Singapore: Oil fell towards $53 a barrel on Friday as Opec ministers prepared to meet in Cairo to discuss potential further supply cuts as the global economic slowdown eats into oil demand.
The Organization of the Petroleum Exporting Countries, which is to hold an informal meeting on Saturday in Cairo, is struggling to slice output fast enough to keep pace with a recessionary reduction in fuel demand in the West that has sent crude prices down nearly two-thirds since July.
US light crude for January delivery fell to $53.53 barrel by 7:40am, having fallen by more than $1.00 earlier, and down 91 cents from its settlement on Wednesday. The NYMEX trading floor was closed on Thursday in the United States for the Thanksgiving Day holiday, though Globex trading continued.
London Brent crude settled 79 cents lower on Thursday at $53.13. It was down 48 cents at $52.65.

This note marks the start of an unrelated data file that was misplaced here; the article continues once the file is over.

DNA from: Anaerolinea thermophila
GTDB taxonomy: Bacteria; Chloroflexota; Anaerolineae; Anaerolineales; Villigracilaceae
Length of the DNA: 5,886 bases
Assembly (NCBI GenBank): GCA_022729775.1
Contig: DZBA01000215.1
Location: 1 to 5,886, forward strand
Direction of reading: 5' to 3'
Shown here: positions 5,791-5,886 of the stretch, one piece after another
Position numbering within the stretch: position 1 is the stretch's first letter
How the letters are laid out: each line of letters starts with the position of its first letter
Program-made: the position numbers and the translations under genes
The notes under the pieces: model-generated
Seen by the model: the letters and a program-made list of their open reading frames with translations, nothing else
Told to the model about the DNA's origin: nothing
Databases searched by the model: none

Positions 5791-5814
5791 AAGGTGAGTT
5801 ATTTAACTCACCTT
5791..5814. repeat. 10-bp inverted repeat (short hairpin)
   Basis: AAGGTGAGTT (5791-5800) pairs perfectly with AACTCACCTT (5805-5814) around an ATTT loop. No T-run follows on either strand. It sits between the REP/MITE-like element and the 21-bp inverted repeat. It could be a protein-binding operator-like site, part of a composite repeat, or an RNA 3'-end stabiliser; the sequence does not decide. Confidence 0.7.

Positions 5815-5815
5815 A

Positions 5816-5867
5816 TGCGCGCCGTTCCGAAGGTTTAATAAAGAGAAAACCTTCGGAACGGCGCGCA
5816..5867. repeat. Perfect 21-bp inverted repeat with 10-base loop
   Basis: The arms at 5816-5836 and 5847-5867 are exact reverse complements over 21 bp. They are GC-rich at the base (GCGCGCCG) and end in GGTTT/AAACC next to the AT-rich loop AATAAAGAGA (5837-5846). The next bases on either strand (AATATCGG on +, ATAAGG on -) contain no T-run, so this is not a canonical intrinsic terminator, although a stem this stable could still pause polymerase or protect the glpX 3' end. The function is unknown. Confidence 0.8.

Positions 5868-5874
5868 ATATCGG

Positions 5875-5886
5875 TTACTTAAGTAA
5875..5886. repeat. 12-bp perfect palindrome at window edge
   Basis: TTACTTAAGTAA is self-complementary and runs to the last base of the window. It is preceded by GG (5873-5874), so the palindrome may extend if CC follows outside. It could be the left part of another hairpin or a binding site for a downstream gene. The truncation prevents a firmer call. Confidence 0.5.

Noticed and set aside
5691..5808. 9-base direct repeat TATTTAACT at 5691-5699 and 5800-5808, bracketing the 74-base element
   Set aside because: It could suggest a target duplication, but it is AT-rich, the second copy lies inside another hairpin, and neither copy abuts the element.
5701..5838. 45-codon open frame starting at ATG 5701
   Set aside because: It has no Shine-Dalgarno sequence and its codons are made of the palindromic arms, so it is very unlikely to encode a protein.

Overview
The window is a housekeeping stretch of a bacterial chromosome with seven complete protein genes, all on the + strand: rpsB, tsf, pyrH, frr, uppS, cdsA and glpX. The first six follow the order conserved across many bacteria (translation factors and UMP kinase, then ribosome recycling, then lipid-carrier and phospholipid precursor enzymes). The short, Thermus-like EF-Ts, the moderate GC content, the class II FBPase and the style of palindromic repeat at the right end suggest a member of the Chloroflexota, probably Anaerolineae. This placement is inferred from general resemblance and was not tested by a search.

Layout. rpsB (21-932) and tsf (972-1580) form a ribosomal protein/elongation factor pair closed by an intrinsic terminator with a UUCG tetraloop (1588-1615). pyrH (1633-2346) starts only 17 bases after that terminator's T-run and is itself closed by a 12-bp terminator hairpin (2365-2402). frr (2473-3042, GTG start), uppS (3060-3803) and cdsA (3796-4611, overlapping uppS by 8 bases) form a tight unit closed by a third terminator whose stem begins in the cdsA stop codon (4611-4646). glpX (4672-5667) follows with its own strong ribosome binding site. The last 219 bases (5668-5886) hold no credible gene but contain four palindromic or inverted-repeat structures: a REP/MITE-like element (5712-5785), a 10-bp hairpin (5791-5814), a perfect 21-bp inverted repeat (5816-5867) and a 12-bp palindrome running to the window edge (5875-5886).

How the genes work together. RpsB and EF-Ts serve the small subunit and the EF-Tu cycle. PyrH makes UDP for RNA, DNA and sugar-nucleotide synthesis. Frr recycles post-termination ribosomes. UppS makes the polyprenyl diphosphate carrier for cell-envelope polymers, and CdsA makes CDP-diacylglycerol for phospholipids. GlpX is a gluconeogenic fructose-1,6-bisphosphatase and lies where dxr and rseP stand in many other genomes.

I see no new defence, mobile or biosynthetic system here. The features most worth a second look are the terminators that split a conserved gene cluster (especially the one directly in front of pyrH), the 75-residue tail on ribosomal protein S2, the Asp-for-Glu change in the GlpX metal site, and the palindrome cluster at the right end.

Several Opec delegates have said in the run-up to this latest gathering that it was likely only to measure compliance with the cuts made since September and leave a decision on a further reduction until its next policy-setting meeting on 17 December in Algeria.
But Shokri Ghanem, the head of the Libyan Opec delegation, said another immediate cut should not be ruled out and warned that oil prices may have further to fall before a rebound.
Opec has already slashed a combined 2 million barrels daily, 7.3% of its production, at two meetings in the past two months.
Opec seaborne oil exports excluding Angola and Ecuador, will drop 340,000 barrels per day (bpd) in the four weeks to 13 December to their lowest level this year, an oil analyst who tracks future flows said on Thursday.
Roy Mason of British consultancy Oil Movements said in his latest estimate that this was the strongest evidence yet that either Opec was curbing supply or that demand had been seriously hit by the economic downturn.
Oil fundamentals remain weak, with demand in the United States falling in September to its lowest level for any month in more than a decade.
Total US product demand over the past four weeks was down 6.6% from year-ago levels, while September oil demand fell by 12.8% versus a year ago to its lowest point in 12 years, the US Enery Information Administration said earlier this week.